Where The Rubber Hits The Road

You should be ashamed…or should you?

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The beliefs I grew up with  go back to Eve in the garden eating that freaking apple and therefore damning all of eternity to things like pain in childbirth. They say an apple a day keeps the doctor away, but in my world apples are nothing but a prescription for a one way ticket out of paradise, so no thank you very much. I always picture the apple that Eve picked as one of those very dark red shiny ones. You know, the same as the kind as the one that Snow White ate, that really forked her up as well. If history is supposed to teach us not to repeat our mistakes, it’s clearly not working. With people like that in our lineage, we were screwed as women from the get go.

I came from a place of equal parts grace and shame. Where Jesus died to forgive and save you from all your sins. And also, your job was to live a life like Him, which was also impossible, because sin. Quite a conundrum. Nevertheless,  you would try to be like Jesus and fail to be like Jesus the rest of your days and thus the shame piece, because well, sin is so bad, isn’t it?

It might sound like things were all bad. I mean, the shame was bad, but the people, they were another thing entirely. I have never met more sweet, caring individuals, aside from a few rotten apples (see how that apple keeps coming up?) I wouldn’t say these particular bad seeds had the devil in them, but he was definitely operating in close proximity.

My people believed in love and potlucks,  and boy, were there potlucks. Every dish you could imagine, covered in flies, mind you. But we took over Rose Ann Vuich Park with our casseroles and KFC and wicker paper plate holders. I grew up dirt poor, but somehow my family still had those wicker plate holders like our life depended on it. My mom was thrifty, though, she took advantage of all the little stamps you could collect at Alpha Beta, or IGA or whatever, and eventually came home with a complete set of free dishes.

The best part of Rose Ann Vuich Park was the playground. They had an honest to god stagecoach. You could ride inside like a lady, or climb up on the top and be the driver. There were even those metal horses up front that rocked back and forth wildly. After stuffing your face with potato salad and potato casserole and potato chips, us children would try to be the first to the playground so we could take over the stagecoach.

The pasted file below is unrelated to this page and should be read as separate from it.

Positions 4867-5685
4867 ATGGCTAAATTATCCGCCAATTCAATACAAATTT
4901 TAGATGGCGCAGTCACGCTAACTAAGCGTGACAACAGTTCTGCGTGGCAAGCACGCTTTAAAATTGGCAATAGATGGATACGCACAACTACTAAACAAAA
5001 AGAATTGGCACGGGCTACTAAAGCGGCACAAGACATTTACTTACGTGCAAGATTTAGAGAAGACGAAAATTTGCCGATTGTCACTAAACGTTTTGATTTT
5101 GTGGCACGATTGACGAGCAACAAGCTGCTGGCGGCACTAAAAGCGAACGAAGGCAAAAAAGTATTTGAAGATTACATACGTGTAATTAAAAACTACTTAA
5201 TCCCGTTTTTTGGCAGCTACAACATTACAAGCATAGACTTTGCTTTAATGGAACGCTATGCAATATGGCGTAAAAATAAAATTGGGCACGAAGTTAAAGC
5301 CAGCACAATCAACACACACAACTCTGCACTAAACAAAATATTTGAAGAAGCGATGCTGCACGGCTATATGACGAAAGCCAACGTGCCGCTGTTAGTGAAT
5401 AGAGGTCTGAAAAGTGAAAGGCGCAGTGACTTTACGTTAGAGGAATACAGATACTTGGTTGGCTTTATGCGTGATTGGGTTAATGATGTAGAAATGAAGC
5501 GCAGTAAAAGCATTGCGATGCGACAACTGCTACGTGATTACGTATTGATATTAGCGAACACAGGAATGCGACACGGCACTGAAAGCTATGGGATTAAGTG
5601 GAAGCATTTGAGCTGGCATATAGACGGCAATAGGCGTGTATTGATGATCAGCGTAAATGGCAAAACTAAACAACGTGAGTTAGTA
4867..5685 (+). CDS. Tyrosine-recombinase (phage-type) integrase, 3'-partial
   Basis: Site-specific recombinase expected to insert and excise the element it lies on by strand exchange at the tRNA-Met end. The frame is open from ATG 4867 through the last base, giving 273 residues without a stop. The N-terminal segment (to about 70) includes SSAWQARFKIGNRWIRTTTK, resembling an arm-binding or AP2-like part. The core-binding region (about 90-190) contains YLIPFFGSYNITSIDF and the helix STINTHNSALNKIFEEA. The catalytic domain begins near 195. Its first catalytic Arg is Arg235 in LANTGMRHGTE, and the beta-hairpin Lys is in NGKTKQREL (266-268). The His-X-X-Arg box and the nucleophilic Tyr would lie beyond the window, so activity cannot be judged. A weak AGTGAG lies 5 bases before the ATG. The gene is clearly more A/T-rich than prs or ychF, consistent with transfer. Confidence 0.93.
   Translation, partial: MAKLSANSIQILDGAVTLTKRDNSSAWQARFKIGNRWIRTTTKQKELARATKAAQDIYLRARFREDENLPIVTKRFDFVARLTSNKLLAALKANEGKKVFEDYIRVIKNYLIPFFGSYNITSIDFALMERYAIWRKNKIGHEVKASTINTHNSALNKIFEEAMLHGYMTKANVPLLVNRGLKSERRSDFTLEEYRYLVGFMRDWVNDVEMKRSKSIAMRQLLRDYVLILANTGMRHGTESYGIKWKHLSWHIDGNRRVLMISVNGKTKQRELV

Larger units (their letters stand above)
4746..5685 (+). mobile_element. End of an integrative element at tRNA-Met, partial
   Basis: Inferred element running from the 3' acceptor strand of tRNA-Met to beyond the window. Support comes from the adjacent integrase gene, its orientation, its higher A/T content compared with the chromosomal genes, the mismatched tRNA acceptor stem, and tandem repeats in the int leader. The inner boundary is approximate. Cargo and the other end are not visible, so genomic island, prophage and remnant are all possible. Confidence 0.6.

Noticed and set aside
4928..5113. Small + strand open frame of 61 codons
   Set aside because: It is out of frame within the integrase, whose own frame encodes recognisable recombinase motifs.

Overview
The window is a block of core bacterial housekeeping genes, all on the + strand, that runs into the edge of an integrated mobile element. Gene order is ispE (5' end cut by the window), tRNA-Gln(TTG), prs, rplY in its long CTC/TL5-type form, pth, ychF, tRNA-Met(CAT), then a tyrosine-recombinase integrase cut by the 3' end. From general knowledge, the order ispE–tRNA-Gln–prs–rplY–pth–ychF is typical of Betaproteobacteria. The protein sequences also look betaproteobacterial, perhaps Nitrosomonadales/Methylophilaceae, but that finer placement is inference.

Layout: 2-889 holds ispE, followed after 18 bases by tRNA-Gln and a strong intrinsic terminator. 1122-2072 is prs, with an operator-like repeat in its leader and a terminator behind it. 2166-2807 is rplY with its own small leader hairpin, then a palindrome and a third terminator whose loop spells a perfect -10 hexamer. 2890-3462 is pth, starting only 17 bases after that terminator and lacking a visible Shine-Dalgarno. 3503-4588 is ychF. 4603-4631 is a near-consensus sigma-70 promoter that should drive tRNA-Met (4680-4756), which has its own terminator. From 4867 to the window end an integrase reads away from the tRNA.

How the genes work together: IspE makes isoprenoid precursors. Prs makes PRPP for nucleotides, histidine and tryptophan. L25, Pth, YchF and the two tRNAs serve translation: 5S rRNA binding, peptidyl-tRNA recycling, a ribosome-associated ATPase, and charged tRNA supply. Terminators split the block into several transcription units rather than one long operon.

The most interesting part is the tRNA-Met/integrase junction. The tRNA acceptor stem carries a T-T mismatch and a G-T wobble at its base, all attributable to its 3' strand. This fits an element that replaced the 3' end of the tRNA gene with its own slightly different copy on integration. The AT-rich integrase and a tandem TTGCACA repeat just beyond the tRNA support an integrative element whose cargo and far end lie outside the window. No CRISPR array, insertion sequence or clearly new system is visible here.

Love and food and community, what could go wrong. But life wasn’t all rainbows and potlucks. No, there was that shame piece. That feeling that you could never add up, never be enough. I was constantly ashamed. Ashamed that I didn’t read my bible enough, that I thought door to door evangelizing was embarrassing, that my mind wandered during prayers. I was ashamed of my body. Ashamed that I liked to flirt. Ashamed if I dressed in a way that would cause a boy to have impure thoughts. I was ashamed if I thought that girl’s bodies were beautiful. Ashamed if I wanted to have sex. Ashamed for watching R rated movies, ashamed for having dreams about other men when I was married.

One of the definitions I just came across for shame was “A painful feeling of humiliation or distress caused by the consciousness of wrong or foolish behavior.” Do you hear that? Humiliation. Distress. This is not “I’ve done something and I feel bad about it”. No, this is humiliation, “I’ve done something and now I am bad.” Big difference. I don’t believe there’s any place for shame in the church. Shame makes you want to hide. Shame makes you feel like a failure. Like there is no fixing what you’ve done. Shame is a negative message about who you are as a person. It’s a message about whether or not you add up. To me, it was about if I deserved to be loved or accepted. If I was enough.

I’ve walked away from the beliefs I held as a child. They don’t serve me anymore. But I still like to think that there was once a man named Jesus who hung out with the “untouchables” of his time, and taught a message of love, kindness, acceptance and inclusion. A man who taught you how to be free from shame. That’s the kind of person I want to be.


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